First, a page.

Friday, June 30, 2006

For a wee while there, I thought I was winning. Not against the towering pyramid structure of CD's, but the modest stack of books to read, beside it. Then I remembered the other pile, elsewhere and my Aust Gate ordered arrived with three more beauties.

When I was young (I never needed anyone...) it was hard to really understand how time off from work or life could be enhanced by sitting down and just reading for pleasure. Perhaps it was the college education, and the nightmare scenario of having to read about economics or organisational psychology, again? Yet, today I'm still having to read educational texts to push forward in work as part of the seven year plan, but somehow managing to balance these against books I do want to read.

I'm almost at the end of Michael Swanwick's The Iron Dragon's Daughter and unsure what to make of it. I'm sure it's been labelled anti-fantasy (whatever that means) and dragon fans, I'm sad to say those expecting Panzer Dragoon will be disappointed. There isn't much dragon at all - and what exists - is more mechanical than flame spewing god. However, its more enjoyable than reading Dan Brown for sure. I've also started Will Self's latest, although still on chapter one and coming to grips with the text-influenced lingo. As with video games there is always a tendency to forget what you currently have and focus on the next release. The result of this (fuelled by marketing hype and previews) is that you always ended up with the majority of games being uncompleted and ultimately, unappreciated. I'm sticking to my guns with Morrowind, as there is so much to experience, but in saying that I haven't returned to its world this week, so far.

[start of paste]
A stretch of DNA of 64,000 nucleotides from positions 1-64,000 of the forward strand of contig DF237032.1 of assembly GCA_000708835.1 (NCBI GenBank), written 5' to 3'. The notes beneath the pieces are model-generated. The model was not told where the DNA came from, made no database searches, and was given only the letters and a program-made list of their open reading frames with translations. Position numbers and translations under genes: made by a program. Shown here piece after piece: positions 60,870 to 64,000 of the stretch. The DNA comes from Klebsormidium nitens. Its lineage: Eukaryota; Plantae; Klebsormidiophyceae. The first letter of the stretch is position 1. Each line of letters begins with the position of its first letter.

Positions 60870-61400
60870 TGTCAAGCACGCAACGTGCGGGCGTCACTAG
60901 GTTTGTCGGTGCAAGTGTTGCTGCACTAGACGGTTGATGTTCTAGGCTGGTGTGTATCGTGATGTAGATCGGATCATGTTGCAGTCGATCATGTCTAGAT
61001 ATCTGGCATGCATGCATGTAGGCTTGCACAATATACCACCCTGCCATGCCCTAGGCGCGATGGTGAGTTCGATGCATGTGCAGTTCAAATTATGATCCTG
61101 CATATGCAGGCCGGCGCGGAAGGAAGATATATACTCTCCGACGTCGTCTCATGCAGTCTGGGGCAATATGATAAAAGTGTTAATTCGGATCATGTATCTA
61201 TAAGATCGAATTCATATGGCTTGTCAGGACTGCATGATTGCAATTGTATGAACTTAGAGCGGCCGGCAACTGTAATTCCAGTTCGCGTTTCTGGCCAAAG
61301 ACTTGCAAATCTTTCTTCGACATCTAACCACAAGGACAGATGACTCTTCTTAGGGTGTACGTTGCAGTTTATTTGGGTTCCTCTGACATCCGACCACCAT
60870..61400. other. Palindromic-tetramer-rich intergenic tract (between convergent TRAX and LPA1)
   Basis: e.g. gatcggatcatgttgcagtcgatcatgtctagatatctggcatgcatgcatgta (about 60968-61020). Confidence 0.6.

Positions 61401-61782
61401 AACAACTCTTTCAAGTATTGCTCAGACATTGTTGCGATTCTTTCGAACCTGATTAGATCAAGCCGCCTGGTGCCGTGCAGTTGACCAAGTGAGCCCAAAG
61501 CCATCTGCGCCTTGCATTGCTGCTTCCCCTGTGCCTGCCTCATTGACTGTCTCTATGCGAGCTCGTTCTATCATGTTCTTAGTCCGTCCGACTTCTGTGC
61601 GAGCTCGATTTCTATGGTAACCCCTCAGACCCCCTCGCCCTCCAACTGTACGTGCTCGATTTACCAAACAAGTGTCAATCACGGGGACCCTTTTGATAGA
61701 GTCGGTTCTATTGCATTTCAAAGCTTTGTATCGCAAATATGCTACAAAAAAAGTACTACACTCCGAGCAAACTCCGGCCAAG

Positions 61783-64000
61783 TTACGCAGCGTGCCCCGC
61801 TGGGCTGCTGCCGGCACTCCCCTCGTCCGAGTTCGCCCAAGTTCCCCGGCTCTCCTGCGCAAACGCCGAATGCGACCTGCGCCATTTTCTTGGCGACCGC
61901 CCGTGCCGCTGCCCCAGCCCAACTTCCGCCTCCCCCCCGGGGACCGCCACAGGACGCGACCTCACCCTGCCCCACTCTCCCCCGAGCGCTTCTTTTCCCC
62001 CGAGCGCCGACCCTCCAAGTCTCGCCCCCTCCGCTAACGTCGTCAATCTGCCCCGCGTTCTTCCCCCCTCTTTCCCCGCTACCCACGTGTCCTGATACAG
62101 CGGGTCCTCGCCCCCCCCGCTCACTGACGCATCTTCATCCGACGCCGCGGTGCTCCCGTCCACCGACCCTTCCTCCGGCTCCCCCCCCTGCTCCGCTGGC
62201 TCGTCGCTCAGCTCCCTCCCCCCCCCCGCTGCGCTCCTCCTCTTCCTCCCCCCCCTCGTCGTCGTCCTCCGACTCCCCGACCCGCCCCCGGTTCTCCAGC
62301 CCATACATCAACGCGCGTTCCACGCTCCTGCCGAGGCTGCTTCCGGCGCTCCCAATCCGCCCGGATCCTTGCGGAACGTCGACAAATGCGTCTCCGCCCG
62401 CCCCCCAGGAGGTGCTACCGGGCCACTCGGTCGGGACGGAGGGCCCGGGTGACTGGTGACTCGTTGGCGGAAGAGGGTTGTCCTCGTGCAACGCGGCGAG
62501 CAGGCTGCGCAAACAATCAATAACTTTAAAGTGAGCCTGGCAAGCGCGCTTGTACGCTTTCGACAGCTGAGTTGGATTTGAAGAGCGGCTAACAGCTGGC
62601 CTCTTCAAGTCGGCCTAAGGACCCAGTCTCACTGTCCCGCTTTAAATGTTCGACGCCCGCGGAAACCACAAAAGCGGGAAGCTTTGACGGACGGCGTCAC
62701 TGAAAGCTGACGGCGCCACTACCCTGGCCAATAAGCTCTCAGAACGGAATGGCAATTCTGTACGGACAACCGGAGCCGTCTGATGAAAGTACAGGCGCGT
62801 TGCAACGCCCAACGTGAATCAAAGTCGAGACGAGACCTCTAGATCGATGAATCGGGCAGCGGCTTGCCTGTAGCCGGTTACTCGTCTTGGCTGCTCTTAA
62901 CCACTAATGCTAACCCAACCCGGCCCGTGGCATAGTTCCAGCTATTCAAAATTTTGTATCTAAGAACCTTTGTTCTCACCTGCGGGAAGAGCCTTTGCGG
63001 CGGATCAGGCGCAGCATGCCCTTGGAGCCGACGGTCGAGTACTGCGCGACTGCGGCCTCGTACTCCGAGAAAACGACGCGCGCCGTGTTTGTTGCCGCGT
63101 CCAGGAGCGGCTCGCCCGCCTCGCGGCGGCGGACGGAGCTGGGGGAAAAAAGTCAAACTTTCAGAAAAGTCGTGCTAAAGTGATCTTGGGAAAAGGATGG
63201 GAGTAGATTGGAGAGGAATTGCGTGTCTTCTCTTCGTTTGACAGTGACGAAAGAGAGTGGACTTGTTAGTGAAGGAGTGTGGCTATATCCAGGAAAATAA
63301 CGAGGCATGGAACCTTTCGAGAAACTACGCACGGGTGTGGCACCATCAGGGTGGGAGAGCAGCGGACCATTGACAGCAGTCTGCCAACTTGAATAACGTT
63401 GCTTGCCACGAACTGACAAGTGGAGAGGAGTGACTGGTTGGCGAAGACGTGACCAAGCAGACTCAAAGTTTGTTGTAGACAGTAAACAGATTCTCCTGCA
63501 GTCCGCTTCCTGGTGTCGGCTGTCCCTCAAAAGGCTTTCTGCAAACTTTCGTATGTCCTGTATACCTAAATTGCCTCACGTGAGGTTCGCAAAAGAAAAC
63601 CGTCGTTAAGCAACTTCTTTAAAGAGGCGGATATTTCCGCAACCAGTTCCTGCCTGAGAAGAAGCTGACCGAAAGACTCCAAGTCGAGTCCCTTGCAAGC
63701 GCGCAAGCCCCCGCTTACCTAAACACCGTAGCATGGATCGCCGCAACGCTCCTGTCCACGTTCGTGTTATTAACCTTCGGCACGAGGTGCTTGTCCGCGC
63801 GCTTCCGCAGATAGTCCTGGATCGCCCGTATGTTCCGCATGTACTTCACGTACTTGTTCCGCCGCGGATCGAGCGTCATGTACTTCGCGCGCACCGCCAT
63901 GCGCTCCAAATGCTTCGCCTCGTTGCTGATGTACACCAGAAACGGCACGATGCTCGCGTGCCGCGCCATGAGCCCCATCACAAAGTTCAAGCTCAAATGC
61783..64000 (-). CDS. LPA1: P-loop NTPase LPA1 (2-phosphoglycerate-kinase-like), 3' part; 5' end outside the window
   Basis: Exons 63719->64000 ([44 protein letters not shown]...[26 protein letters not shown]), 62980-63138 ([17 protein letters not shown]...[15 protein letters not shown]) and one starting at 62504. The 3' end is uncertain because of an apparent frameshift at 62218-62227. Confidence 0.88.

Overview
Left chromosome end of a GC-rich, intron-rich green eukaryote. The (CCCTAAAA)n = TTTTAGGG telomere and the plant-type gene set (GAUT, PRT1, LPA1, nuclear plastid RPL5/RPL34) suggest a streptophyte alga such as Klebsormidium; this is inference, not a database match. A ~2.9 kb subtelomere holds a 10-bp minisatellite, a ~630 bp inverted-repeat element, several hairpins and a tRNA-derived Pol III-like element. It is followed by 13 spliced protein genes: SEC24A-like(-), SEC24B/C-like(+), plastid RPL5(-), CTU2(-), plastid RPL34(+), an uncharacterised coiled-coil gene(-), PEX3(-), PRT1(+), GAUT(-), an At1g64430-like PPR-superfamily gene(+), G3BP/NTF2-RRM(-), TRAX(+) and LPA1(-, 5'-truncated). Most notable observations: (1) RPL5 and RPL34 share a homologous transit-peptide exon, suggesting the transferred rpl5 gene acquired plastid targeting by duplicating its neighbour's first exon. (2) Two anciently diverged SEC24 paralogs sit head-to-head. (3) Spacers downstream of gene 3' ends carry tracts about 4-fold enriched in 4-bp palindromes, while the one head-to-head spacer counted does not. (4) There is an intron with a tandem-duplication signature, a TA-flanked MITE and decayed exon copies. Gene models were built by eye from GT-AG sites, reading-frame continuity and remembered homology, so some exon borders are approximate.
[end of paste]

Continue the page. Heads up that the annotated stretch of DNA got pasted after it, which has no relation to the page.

I'm hearing good things about Alan Campbell's Scar Night, and Charles Stross has his followup to the excellent Accelerando out very soon. Unlike video games,some have to consider the prospect of having to buy it on release to secure a first edition - which to some is the only version to purchase - and then you can watch its value soar (or so you hope) and proclaim in future years, that you were there first. And still the pile of books you have waiting to read, grows. The three that have just arrived from the Aust Gate are all paperback or trade paper back versions. I did consider buying the hard back version of Cory Doctorow's When Someone Comes To Town Someone Leaves Town, as the cover is frankly gorgeous. Yet even the paperback version is stunning and perfectly formed, with the added bonus of it being signed. In fact the other two books are also signed, which is a nice touch but I'll appreciate them more if they both deliver. These will be the first books I've read from Bruce Sterling (Visionary In Residence) and Geoff Ryman (Kings Last Song), so fingers crossed.

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